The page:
Pam
Posts:
1,507
Registered:
12/6/04


Re: Simplifying Algebraic Expressions with Subtracted Expressions
Posted:
Nov 17, 2013 12:19 PM


> You are so > enamored by this manipulative that you don't see its > serious limitations. Hopefully some of this > discussion will wear off on both of us. > > Bob Hansen
One can hope. Bar diagrams are so much more than a manipulative. They represent variables in much the same way as letters do, but allow for a visual solution before students know how to manipulate variable equations. Earlier Lou posed this problem:
"A sundae with a cherry costs six dollars. The sundae alone costs five dollars more than the cherry. What does the cherry cost?"
Using bar diagrams, we come to a quick and easy solution. Draw a bar, label it "sundae", divide it arbitrarily in two sections, label one section "cherry" and the other "$5". Draw an identical bar (or you could add onto the first) but add a cherry to your sundae by adding a section the size of the original cherry. Label the entire bar $6. By now the student may see the solution: 2 cherries equal the difference of $1.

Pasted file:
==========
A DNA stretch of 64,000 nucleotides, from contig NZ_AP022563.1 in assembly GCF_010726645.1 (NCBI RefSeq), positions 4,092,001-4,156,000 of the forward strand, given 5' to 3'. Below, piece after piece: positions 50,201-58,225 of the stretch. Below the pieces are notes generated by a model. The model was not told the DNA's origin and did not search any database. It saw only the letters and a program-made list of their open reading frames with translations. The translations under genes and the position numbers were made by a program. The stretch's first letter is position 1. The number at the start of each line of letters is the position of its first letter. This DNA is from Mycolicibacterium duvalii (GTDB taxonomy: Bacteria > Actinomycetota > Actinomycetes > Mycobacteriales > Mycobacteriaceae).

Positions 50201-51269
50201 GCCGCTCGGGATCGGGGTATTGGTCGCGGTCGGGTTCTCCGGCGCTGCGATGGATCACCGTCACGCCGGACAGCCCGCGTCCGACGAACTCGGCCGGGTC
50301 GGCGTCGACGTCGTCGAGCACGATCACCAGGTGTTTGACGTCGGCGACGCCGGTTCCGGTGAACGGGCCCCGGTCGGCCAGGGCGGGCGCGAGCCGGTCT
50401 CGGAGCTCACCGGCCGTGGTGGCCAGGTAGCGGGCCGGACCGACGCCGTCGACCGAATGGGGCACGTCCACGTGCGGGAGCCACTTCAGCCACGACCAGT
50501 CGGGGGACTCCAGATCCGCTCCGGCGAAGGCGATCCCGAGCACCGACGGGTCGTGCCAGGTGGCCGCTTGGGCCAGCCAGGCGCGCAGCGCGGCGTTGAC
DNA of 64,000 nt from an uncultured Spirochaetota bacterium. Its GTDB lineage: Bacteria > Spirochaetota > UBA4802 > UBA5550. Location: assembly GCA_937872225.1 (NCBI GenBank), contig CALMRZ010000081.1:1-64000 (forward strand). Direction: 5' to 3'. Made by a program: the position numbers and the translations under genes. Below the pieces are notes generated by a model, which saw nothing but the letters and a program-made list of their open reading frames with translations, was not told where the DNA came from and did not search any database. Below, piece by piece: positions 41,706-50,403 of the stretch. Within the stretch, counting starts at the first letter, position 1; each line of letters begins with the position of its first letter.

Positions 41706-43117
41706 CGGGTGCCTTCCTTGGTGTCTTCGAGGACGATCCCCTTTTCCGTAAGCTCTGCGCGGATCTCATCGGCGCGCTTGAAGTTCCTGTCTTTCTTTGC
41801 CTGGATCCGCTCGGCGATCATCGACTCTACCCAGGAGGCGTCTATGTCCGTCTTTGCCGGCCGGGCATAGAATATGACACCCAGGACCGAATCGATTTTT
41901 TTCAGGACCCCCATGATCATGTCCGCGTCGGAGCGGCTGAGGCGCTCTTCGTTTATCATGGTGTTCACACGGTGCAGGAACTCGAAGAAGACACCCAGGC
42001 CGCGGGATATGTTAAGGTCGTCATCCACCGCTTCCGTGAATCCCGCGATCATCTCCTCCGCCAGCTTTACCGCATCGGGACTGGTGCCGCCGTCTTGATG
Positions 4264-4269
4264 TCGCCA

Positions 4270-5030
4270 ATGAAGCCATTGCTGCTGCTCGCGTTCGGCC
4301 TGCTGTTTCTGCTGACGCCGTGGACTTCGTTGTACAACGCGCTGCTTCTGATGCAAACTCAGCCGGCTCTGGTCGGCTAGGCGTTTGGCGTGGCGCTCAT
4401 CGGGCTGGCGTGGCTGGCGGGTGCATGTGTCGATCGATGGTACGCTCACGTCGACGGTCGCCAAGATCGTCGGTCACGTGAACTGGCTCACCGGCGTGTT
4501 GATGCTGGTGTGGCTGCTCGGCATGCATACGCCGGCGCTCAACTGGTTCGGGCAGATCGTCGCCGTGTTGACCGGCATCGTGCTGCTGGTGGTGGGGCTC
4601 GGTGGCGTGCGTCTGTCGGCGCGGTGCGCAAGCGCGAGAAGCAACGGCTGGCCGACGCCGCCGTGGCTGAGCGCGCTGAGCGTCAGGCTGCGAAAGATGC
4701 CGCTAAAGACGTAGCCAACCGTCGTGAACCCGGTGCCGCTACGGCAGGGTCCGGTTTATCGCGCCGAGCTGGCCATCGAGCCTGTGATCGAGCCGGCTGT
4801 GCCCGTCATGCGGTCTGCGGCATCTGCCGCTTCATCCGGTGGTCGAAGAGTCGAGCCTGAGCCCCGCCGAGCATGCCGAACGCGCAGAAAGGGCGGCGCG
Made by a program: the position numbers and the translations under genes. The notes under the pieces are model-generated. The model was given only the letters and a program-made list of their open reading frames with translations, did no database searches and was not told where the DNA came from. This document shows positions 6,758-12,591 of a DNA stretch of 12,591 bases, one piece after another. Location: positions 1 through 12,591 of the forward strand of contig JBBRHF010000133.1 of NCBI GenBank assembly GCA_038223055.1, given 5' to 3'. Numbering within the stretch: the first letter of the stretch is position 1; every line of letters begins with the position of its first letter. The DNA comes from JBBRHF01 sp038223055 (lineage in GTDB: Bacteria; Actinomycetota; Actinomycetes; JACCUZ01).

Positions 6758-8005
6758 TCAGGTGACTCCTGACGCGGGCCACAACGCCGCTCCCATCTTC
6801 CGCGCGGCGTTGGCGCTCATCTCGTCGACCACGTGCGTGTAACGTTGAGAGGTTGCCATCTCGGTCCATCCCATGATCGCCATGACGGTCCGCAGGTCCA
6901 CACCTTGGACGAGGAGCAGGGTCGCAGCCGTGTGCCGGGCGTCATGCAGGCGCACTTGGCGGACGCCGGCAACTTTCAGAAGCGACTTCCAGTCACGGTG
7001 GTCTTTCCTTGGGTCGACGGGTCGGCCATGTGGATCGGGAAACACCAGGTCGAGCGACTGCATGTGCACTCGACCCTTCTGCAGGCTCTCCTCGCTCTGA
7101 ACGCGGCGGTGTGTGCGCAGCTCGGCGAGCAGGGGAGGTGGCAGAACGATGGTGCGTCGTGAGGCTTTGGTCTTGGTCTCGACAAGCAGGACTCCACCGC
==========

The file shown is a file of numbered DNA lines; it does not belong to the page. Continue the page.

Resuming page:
In much the same way that we "translate" a story problem into an algebraic equation, we use the bar diagram to translate a story problem into a visual solution that is accessible to a younger child.
And in this case, the bar diagram is a more direct solution than the algebraic solution would be. Not only a good tool in the toolbox, but one that promotes reasoning that would allow that problem to be solved mentally.
But that was too easy. How about this one from Purple Math? http://www.purplemath.com/modules/systprob2.htm
A landscaping company placed two orders with a nursery. The first order was for 13 bushes and 4 trees, and totalled $487. The second order was for 6 bushes and 2 trees, and totalled $232. The bills do not list the peritem price. What were the costs of one bush and of one tree?
Draw a bar divided in two sections, label one section "6 bushes" and the other "2 trees", bracket it all with a label $232. Relating this to the first order, I draw a second bar consisting of two copies of my first bar, to total 12 bushes and 4 trees, then add another section for the remaining bush. Bracket each of the copies and label $232, thus $464 total, and it is easy to see that one bush is $23. Bracket the 6 bushes of the first bar and label $138, 2 trees thus equal $94, or $47/tree.
See? Simply algebra but without having to know how to do algebraic manipulations with variable letters.
Pam